After online detour last year, live jazz returns to Wilmington for annual downtown festival

Maya Belardo performs at a Delaware jazz festival

Maya Belardo performs a lunchtime concert in downtown Wilmington as part of the 34th annual Clifford Brown Jazz Festival. (Mark Eichmann/WHYY)

The jazz is back.

The 34th annual Clifford Brown Jazz Festival brings live music back to a newly refurbished Rodney Square in the heart of downtown Wilmington after moving online last year due to the coronavirus pandemic.

The free performances started Wednesday night and will run through Sunday night. Featured performers include celebrated jazz artists like five-time Grammy Award-winning vocalist Dianne Reeves, Grammy-nominated singer Eric Benét, and Grammy Award-winning saxophonist Kirk Whalum.

“You can tell that people were ready to be out and about again and enjoying this festival,” said Tina Betz, Wilmington’s cultural affairs director. “We had folks out here last night dancing to the music, just having a great time, people who never met each other before or seeing each other for the first time.”

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“The music’s just been phenomenal and it’s so nice to see everybody out and about,” said Angela Suchanic who lives just a half a block away from the festival. “I was over at the mainstage at Rodney Square yesterday. It was fantastic just to see so much energy, and the music was wonderful.”

Suchanic was in nearby H.B. DuPont Park Thursday afternoon to enjoy a lunchtime performance by Maya Belardo, who was accompanied by a pianist, drummer, and upright bassist. Belardo, a Wilmington native, was excited to be a part of the festival honoring jazz great Clifford Brown, who was born on Wilmington’s East Side.

“It feels great to be performing in my hometown, especially because a lot of people don’t know that Clifford Brown is from here,” Belardo said. “It’s great to bring those jazz roots back because people don’t know the jazz roots that are in Wilmington.”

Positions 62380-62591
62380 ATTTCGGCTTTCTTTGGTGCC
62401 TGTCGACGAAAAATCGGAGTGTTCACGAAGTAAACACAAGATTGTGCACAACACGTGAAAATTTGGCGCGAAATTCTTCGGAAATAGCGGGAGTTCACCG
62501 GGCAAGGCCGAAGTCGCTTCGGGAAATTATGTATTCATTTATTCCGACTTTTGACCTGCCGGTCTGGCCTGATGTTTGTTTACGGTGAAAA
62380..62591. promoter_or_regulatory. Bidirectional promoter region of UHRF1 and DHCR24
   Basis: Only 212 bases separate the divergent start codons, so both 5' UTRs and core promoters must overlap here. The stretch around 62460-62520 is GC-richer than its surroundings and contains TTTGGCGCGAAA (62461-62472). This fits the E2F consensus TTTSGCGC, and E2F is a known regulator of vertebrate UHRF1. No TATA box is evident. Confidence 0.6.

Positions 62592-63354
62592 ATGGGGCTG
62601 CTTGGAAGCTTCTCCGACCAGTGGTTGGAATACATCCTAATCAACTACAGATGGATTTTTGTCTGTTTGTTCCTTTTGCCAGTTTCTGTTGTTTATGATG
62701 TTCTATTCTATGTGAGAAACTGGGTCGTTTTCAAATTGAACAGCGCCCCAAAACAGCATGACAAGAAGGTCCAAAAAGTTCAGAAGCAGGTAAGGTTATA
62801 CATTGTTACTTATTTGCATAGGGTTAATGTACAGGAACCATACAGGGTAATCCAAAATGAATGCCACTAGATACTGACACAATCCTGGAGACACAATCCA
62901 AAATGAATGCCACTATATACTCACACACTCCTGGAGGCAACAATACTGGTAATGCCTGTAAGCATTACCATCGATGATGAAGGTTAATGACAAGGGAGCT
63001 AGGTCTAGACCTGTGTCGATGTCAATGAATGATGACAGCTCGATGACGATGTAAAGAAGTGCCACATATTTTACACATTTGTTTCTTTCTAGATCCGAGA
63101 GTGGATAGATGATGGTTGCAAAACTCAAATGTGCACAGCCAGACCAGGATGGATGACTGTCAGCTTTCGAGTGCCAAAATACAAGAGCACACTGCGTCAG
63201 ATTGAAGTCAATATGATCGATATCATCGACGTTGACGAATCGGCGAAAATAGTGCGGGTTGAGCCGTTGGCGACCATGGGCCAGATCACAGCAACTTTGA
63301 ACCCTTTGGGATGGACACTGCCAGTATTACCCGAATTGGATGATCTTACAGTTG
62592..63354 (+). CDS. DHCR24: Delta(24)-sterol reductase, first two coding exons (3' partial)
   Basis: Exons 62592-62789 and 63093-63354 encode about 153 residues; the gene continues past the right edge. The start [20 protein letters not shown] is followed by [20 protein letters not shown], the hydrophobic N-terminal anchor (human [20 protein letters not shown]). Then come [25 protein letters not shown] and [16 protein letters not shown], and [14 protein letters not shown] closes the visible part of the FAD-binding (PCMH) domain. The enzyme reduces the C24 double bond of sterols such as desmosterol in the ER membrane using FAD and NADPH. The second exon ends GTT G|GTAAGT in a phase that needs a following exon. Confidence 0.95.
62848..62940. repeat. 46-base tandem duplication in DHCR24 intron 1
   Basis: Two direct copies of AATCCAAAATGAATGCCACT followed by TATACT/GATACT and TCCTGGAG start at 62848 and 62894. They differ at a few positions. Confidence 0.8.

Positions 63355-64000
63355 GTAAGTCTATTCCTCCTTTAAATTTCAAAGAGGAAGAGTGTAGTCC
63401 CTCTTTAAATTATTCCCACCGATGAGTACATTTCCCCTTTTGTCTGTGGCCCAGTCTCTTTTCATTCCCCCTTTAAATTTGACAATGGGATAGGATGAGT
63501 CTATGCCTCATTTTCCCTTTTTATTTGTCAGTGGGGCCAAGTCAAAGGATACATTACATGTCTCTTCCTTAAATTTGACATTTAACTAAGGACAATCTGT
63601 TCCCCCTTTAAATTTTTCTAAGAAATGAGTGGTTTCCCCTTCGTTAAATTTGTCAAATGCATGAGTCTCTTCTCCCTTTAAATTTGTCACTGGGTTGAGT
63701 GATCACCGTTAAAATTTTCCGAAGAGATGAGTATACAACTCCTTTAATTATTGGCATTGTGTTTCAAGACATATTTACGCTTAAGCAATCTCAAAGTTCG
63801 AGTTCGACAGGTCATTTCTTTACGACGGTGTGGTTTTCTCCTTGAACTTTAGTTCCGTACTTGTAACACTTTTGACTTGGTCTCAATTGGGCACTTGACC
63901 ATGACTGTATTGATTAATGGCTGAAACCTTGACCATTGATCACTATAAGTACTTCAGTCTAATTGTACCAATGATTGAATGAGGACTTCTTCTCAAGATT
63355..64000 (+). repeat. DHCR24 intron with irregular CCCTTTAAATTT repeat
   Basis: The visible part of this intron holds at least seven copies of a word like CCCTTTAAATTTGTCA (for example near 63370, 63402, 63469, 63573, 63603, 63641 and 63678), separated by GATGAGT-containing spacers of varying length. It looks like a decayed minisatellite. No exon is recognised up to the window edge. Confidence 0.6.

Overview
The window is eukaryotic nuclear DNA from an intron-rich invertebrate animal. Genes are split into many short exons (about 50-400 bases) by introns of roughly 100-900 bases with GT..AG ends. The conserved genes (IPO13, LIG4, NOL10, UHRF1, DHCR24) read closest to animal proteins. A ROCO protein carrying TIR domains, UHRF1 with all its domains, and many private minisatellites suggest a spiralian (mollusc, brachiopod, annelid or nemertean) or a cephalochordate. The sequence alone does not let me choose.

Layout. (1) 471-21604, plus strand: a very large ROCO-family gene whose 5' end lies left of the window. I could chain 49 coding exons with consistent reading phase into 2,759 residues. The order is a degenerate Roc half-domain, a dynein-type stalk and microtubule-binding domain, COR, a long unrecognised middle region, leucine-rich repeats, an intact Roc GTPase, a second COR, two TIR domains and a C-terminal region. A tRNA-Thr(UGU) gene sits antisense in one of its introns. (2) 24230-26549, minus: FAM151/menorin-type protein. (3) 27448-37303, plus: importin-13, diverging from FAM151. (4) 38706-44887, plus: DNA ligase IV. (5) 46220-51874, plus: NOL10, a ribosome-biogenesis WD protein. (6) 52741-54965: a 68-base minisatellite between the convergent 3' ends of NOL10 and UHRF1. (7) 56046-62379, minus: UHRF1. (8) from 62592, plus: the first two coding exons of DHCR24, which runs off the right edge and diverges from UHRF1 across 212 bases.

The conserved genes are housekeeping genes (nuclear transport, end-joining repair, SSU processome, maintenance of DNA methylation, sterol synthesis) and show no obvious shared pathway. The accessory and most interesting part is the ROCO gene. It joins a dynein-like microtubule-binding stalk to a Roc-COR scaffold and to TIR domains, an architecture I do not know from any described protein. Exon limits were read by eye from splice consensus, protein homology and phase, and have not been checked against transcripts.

Brown was born in 1930 and lived just a few blocks from where his namesake festival is now held.

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Though he died at the age of 25, the jazz trumpeter’s short career has had an outsized influence on other players, including Arturo Sandoval, Donald Byrd, Lee Morgan, Booker Little, and Freddie Hubbard. Some of Brown’s compositions, including “Joy Spring” and “Daahoud,” have become jazz standards.

Betz said Brown “went on to make a huge, indelible imprint in the jazz world. … In that short period of time, he became a legend.”

Concert-goers will also get an up-close look at the newly renovated Rodney Square, which city leaders unveiled in June. There’s new landscaping and lighting, plus a splash fountain for kids to play in, though the festival stage temporarily blocks access to the fountain area. There are plans for more upgrades, including terraced seating.

Performances start at 5:30 p.m. Friday, at noon on Saturday, and at 1 p.m. Sunday.

The remaining lineup includes:

Friday, Aug. 6

  • Grover Washington Jr. Legacy Band
  • Gerald Veasley
  • Dianne Reeves with John Beasley, Romero Lubambo, Reuben Rogers, and Terreon Gully

Saturday, Aug. 7

  • Jennifer Hartswick and Nick Cassarino Duo
  • Chien Chien Lu
  • Clifford Brown Festival Orchestra featuring Maya Belardo, Nadjah Nicole, Darnell Miller, Jackie Browne, Tony “Big Cat” Smith, Skip Bordley, and Stacy Harcum
  • Jane Bunnett and Maqueque
  • Terri Lyne Carrington + Social Justice with special guest Ms. Lisa Fischer
  • Kenny Barron Trio

Sunday, Aug. 8

  • Boysie Lowery Living Jazz Residency Graduates’ Concert
  • Raphael Xavier’s: The Musician & The Mover

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